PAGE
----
Philosophy of Education

Overall Goal

Christian education aims not at mere knowledge or vocational skill, but at wisdom, which arises from the word of God and leads to salvation through the faith that is in Christ Jesus (Psalm 19:7 and 2 Timothy 3:15).


  1. The Christian education of a child is the responsibility of his parents, especially his father (Ephesians 6:4).
  2. Ultimately, Christian education consists of training, which includes both development and correction (Proverbs 3:11-12, Heb. musar).
  3. Correction is usually reproof; the rod is reserved for rebellion (Proverbs 29:15).
  4. Parents should seek to work together in the education of their children, for God delights in love more than isolation (cf. Psalm 133; Hosea 6:6).
  5. Teachers can assist parents by offering both knowledge and a sample life of holiness (2 Timothy 3:14-15); however, teachers cannot replace parents, for education is more than academics (e.g. Deuteronomy 8:3-5).
  6. The church and her pastors should provide teachers to come alongside and to assist parents, for the ministry exists to equip the saints for service (cf. Ephesians 4:11-12 and 6:4).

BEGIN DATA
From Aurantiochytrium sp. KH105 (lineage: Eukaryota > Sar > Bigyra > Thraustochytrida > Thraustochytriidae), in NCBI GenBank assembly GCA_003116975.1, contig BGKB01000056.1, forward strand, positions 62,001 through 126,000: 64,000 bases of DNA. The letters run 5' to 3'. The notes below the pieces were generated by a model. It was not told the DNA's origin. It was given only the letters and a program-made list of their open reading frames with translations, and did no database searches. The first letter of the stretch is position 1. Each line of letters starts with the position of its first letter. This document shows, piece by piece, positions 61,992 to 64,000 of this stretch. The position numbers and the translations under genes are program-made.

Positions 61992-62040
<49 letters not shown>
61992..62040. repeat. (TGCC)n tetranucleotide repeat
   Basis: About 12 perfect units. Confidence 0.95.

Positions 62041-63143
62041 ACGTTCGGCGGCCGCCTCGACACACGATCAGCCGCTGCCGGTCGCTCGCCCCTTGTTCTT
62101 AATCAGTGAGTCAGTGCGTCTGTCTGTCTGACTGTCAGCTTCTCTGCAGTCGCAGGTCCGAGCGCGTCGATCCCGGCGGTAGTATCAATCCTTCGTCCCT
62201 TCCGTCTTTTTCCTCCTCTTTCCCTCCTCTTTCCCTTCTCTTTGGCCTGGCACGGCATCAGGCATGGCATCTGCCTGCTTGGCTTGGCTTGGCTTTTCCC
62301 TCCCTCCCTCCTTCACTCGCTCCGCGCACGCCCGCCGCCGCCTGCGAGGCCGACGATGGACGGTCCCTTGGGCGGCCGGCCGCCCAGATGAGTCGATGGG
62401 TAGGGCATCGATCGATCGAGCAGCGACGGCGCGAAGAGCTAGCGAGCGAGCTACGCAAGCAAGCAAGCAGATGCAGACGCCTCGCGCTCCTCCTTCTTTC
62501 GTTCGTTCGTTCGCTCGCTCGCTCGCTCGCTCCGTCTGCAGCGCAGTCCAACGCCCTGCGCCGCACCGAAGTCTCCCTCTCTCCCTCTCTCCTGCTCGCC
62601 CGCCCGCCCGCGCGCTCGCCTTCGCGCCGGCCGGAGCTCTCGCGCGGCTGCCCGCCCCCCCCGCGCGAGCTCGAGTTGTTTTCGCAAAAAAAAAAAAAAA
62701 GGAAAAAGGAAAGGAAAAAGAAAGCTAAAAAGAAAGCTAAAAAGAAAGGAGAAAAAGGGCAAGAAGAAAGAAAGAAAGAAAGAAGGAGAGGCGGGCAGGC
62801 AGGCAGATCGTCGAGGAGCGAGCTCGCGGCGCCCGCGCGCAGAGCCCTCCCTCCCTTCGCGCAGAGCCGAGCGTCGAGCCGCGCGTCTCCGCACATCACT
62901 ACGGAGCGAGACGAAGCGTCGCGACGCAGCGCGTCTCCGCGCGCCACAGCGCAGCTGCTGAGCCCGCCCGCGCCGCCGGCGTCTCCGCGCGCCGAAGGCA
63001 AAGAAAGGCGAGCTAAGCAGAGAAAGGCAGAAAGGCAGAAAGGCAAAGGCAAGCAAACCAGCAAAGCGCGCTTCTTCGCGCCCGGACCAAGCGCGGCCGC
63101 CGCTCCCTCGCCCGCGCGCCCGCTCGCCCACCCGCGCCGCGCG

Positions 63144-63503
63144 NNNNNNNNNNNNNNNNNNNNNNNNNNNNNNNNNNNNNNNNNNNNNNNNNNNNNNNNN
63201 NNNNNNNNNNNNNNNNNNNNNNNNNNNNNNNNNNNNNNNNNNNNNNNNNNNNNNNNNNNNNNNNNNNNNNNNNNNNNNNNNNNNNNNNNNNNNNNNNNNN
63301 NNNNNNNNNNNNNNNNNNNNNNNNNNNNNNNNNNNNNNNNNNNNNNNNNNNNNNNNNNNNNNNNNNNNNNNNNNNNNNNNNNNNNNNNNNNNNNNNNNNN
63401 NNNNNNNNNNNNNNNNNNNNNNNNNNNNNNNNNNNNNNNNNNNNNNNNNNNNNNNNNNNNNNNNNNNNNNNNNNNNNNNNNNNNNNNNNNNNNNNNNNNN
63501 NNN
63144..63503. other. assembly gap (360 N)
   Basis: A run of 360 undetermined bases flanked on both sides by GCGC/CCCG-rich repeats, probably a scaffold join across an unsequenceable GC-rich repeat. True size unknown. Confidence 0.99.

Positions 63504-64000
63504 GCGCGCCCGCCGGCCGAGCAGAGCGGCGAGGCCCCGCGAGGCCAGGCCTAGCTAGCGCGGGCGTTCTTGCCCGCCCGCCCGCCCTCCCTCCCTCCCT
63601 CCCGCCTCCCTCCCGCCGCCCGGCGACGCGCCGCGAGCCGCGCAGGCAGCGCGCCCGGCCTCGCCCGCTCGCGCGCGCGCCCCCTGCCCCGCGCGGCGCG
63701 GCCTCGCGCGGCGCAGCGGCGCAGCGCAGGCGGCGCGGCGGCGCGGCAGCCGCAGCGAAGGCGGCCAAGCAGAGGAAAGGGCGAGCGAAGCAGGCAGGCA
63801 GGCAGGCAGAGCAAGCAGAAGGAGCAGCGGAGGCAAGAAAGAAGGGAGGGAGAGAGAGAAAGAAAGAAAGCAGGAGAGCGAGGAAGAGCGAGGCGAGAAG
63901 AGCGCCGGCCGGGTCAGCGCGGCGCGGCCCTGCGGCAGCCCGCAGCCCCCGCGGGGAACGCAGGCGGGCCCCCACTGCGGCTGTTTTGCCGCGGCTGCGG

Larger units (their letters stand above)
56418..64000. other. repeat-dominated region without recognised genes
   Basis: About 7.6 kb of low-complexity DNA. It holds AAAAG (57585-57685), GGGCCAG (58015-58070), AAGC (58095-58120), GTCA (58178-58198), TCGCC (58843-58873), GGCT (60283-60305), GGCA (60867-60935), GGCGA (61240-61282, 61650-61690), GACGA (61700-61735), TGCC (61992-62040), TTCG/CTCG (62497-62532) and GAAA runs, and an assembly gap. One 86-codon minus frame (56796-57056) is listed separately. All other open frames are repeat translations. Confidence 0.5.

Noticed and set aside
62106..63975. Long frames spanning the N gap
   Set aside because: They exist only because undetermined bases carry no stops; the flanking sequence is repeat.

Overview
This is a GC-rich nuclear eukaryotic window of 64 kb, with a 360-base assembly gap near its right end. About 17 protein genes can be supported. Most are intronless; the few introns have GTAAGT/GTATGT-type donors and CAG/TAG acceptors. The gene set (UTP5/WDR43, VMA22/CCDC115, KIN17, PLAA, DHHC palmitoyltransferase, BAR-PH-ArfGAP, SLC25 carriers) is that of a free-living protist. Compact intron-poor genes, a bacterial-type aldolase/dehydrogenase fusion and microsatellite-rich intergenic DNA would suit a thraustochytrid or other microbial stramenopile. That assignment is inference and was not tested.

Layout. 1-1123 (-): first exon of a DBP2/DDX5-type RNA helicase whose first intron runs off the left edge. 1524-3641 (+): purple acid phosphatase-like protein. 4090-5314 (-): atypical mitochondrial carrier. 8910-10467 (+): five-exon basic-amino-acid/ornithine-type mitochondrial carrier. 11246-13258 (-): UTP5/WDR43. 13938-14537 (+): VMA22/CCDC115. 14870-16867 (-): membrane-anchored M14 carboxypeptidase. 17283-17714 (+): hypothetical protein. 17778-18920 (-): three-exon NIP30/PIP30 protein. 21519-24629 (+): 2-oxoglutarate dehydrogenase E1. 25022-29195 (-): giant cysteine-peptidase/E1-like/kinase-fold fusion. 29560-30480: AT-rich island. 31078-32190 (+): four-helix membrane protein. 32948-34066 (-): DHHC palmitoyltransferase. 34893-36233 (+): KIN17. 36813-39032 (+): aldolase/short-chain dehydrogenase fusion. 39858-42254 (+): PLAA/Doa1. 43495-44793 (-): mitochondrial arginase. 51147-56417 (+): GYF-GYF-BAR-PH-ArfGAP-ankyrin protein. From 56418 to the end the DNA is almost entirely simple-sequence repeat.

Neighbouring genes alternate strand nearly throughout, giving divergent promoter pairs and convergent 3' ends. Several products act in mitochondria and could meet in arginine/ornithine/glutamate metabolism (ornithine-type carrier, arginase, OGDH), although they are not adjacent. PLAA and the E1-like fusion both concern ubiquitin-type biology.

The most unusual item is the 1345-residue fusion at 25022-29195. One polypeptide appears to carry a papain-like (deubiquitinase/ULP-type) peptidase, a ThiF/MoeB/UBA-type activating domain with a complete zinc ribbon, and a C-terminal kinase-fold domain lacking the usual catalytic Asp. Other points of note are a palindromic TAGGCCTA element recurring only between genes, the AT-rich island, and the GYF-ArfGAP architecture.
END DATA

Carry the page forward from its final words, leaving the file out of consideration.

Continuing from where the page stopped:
7. A child’s submissive attitude to authority, especially to God’s authority, is absolutely necessary for true education, for “the fear of the Lord is the beginning of wisdom” (Proverbs 9:10).
  8. Each day of learning should begin with worship, both in prayer (for wisdom is from God, Proverbs 2:6) and in praise (for sacred music is instruction, training both the spirit and the understanding, Colossians 3:16 and 1 Corinthians 14:15).
  9. The child must be motivated to seek wisdom for himself or it will not be acquired (Proverbs 1-9, passim).
  10. The teacher should make instruction both delightful and true (Ecclesiastes 12:10).
  11. The core curriculum of Christian education is the Bible, which is inspired, inerrant, and relevant for all cultures and for all time (2 Timothy 3:16-17).
  12. Though the Bible holds ultimate authority as the foundation of all faith, Christian teachers both past and present should also be heard, for teachers are as much Christ’s gift to the church as are apostles and prophets (cf. Ephesians 2:20 and 4:11).
  13. The liberal arts of history (what has happened) and literature (what typically happens) provide a controlled laboratory of life for young believers to witness wisdom and folly in action.
  14. While the goal of education exceeds mere knowledge and skills, certain skills and knowledge are necessary to achieve wisdom (Proverbs 2:1-4).
  15. The study of language and communication facilitate the acquisition of wisdom (Proverbs 1:2-6).
  16. Commonplace books and memorization accompany wise learning (Proverbs 22:17-21).